Hundreds of similar lawsuits are pending in federal and state courthouses around the United States.
Monsanto vigorously contests them.
“To be clear: The underlying science behind glyphosate is not at question,” said Scott Partridge, the company’s vice president of global strategy. “Monsanto’s glyphosate-based herbicides have a long history of safe use and have been studied in real-world application, including the largest study ever of the actual use of pesticides by farmers.”
Monsanto’s Partridge contended that “cherry-picking isolated documents out of context is an attempt by the plaintiffs’ attorneys in pending litigation to distract from the science, which is not on their side.”
The use of glyphosate has grown exponentially in the past two decades. The chemical has found its way into the food chain — and into people’s bodies. A study published this week in the medical journal JAMA showed that the number of Southern California adults who tested positive for glyphosate in their urine rose dramatically from 1993 to 2016, as did the amount of the chemical in those who excreted it.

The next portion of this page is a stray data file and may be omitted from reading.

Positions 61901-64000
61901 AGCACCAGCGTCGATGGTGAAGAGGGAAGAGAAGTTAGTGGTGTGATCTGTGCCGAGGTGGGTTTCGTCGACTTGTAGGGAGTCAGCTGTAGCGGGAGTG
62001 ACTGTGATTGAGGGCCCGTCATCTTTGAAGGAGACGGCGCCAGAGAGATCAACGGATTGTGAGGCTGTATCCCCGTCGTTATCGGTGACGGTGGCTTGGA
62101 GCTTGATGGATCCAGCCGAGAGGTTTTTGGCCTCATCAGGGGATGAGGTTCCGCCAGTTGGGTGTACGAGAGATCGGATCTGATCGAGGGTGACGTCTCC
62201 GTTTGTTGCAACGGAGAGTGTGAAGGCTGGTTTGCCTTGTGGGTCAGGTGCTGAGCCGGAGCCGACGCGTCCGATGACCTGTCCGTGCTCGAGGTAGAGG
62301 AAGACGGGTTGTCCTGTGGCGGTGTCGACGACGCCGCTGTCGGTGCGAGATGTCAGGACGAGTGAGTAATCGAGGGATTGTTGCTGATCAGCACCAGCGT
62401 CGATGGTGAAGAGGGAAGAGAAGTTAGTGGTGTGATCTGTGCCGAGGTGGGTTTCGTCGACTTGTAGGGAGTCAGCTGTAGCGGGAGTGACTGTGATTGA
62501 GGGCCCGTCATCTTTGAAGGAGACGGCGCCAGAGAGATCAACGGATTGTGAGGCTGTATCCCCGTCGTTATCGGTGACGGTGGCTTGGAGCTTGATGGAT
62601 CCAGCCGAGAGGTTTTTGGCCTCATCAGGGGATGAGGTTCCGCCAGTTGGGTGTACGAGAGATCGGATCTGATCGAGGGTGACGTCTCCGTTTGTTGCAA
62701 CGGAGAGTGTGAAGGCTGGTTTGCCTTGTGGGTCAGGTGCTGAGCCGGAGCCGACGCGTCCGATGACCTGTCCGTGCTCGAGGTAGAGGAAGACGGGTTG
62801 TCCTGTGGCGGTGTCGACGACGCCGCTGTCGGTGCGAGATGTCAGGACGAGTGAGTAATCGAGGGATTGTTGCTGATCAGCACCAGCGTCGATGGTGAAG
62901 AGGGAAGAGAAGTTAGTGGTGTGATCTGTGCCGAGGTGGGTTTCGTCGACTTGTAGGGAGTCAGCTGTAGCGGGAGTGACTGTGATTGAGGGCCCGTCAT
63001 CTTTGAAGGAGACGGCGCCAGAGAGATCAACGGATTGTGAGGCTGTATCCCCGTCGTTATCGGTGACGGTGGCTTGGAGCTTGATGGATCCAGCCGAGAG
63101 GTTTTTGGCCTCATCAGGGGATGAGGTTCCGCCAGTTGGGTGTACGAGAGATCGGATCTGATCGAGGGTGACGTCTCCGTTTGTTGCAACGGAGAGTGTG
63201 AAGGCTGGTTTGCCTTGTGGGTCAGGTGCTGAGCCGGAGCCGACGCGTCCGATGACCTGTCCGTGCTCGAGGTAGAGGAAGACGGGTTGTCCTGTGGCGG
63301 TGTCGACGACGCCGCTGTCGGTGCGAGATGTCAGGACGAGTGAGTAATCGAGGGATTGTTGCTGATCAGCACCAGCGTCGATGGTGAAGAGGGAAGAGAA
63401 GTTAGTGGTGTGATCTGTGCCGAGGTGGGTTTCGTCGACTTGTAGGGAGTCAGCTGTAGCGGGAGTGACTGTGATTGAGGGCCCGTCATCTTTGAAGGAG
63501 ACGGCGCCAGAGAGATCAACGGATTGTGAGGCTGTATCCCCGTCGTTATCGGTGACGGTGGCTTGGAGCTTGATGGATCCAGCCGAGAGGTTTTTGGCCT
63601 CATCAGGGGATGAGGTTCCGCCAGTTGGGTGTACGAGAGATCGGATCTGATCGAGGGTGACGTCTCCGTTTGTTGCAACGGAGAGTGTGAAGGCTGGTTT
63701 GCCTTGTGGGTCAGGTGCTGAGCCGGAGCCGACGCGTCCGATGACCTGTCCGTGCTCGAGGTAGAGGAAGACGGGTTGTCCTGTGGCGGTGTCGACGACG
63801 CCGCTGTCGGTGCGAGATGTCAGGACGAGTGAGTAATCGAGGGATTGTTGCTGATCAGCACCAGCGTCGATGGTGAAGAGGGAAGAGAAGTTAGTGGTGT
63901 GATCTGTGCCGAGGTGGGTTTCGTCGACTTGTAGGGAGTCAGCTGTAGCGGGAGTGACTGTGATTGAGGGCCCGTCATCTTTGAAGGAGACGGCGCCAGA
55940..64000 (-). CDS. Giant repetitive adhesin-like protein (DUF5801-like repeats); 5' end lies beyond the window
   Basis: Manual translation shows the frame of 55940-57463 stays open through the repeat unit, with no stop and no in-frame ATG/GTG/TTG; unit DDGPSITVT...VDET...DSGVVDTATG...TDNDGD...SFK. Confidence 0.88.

In July, California added glyphosate to its list of cancer-causing chemicals under the Safe Drinking Water and Toxic Enforcement Act of 1986. The act, also known as Proposition 65, requires businesses to warn consumers if their products or facilities contain potentially unsafe amounts of any toxic substances known to cause cancer, birth defects or other reproductive harm.
California is the first state in the U.S. to “take regulatory action to protect our residents from this chemical,” said Olga Naidenko, senior science adviser for the Environmental Working Group, a nonprofit research and advocacy organization. The move is “a huge step and has global implications.”